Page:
It’s very heartwarming to hear that. I think throughout the years I’ve seen many players joined the community because they’re curious about winter sports being played in Singapore. Seeing them grow as a person in this community makes me feel like we’ve done something right as seniors and leaders. My hope for them is that they will pass on the support that they may have felt through me, to their next generation.
Emily Kwek, athlete
You started Ice Hockey from Inline Hockey, but what made you start Inline in the first place, and how did you fall in love with Ice Hockey?
Inline hockey was the first kind of “stick sports” I tired. It all started with roller blading/inline skating in the neighbourhood and a big group of St Patrick’s boys, when my team mates asked if I would like to try the sport. I was intrigued when I saw a video where this sports store was showing inline hockey equipment, so I asked my mum if we can buy a stick and puck for me to play. That year roller balding was really popular, felt like the trend had just started. Played for a year, felt not many ladies competing, so continued with school sports, Netball, and went for under 16 trial. I have seen ice skating during my teens but not ice hockey, so it didn’t really cross my mind to play it. It was until my 20s, I have decided to play inline hockey again, saw there was a recruitment and a rink to play versus initial years will be basketball courts.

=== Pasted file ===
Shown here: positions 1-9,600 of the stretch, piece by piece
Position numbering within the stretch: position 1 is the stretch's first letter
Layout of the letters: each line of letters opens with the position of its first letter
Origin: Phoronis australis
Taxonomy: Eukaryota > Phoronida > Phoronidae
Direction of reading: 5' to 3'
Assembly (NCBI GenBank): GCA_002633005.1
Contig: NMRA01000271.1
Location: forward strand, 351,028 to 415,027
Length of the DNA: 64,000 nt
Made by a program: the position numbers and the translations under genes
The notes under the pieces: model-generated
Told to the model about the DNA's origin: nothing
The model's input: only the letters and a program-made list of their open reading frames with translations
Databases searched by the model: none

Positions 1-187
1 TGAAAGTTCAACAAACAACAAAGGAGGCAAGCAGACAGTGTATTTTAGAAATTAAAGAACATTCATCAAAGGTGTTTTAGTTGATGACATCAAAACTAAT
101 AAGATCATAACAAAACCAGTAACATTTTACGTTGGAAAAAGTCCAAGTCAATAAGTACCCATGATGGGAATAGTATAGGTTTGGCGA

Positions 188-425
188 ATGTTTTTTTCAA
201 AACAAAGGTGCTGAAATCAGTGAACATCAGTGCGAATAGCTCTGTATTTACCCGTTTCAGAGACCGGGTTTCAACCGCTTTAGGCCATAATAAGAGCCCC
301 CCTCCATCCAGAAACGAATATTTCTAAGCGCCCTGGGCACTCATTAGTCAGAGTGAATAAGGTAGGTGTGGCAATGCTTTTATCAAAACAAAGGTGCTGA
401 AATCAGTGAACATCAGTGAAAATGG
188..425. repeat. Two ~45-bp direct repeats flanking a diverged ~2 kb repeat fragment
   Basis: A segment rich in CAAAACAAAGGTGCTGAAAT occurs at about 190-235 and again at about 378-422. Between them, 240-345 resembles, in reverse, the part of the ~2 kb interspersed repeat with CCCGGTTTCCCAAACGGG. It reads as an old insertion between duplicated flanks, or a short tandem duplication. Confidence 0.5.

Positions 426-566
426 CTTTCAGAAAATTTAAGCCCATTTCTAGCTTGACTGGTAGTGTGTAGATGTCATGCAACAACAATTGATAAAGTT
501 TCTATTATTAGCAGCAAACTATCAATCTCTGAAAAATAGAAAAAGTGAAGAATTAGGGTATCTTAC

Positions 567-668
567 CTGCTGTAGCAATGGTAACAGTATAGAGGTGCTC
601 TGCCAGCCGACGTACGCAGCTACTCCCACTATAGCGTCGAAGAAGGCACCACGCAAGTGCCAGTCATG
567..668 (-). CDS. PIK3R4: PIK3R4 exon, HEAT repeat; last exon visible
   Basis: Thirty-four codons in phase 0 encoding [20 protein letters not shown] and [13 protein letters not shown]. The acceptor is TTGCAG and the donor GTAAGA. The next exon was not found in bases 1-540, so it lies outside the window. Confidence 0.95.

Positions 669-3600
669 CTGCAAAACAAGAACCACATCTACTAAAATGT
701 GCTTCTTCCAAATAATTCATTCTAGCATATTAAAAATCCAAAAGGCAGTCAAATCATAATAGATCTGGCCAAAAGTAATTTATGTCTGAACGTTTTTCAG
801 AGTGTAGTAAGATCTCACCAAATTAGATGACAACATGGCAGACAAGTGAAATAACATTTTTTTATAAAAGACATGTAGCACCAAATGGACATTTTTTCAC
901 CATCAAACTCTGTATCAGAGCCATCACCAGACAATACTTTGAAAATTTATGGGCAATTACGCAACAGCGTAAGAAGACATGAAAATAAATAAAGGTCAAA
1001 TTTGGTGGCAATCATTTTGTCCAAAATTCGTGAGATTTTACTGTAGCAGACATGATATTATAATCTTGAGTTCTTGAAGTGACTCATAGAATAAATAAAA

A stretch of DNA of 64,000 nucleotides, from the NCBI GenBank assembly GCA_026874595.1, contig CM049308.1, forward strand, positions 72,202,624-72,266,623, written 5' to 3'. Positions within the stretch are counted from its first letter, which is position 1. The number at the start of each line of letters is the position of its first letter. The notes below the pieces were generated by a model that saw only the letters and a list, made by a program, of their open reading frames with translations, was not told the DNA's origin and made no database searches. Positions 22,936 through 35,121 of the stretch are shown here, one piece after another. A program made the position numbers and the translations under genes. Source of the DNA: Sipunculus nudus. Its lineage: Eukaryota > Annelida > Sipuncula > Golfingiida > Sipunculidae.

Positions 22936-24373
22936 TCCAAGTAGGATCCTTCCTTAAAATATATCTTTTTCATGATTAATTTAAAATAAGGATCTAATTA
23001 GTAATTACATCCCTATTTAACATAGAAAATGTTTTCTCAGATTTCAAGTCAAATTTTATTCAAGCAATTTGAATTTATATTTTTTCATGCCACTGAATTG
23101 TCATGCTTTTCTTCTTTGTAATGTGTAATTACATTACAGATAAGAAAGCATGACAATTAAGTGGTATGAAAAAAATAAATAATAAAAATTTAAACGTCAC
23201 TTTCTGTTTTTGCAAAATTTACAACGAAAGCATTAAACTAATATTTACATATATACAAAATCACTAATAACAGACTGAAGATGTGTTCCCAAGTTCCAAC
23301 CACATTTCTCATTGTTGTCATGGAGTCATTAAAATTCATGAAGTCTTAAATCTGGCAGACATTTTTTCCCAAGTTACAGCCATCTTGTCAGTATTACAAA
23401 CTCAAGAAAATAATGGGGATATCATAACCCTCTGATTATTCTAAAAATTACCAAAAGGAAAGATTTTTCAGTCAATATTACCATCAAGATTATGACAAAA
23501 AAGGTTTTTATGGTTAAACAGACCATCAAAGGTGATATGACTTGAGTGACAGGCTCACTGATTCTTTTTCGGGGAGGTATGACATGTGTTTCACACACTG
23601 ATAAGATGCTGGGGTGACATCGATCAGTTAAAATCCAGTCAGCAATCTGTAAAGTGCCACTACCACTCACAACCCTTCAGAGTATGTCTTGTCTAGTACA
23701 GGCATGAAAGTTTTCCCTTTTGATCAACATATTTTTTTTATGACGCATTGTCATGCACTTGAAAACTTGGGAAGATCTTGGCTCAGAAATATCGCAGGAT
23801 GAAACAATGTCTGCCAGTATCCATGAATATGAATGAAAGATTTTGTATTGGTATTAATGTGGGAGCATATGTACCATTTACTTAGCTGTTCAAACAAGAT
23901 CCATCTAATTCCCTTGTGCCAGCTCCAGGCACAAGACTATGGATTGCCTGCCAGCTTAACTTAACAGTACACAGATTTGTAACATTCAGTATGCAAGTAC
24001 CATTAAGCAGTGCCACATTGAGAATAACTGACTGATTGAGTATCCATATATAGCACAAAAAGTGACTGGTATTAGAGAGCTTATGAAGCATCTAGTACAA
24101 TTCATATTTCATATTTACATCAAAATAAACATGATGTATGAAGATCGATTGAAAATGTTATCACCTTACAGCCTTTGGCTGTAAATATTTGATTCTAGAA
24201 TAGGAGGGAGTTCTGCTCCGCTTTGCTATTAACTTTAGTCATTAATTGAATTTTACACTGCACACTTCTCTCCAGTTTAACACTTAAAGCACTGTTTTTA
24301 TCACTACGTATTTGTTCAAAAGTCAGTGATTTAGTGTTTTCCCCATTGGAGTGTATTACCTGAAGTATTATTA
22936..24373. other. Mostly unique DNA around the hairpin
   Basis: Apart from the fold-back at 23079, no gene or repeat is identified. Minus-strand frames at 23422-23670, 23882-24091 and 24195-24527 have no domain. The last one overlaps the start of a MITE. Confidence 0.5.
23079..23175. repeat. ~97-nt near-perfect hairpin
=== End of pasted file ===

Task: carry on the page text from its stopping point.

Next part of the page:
Ice hockey was definitely not my first love, since inline was. As the old inline rink had to make way for the current OTH, it was like what should we do – play ice hockey. The natural transition to ice happened, inline rink closes, and JCube The Rink opened. So most of my teammates from inline hockey started ice together.
You’ve captained the Women’s National Team for several tournaments. In your opinion, how has the team progressed thus far?
I think we are looking great, took mini steps to have the sport progressed forward. We didn’t have Directors heading or championing the teams, but now we’ve made 5 appearances in CCOA (Challenge Cup of Asia), and recently just completed our inaugural Women’s league. If we look back we have come a long way, and they are will be more that the newer team members can benefit from the local development program.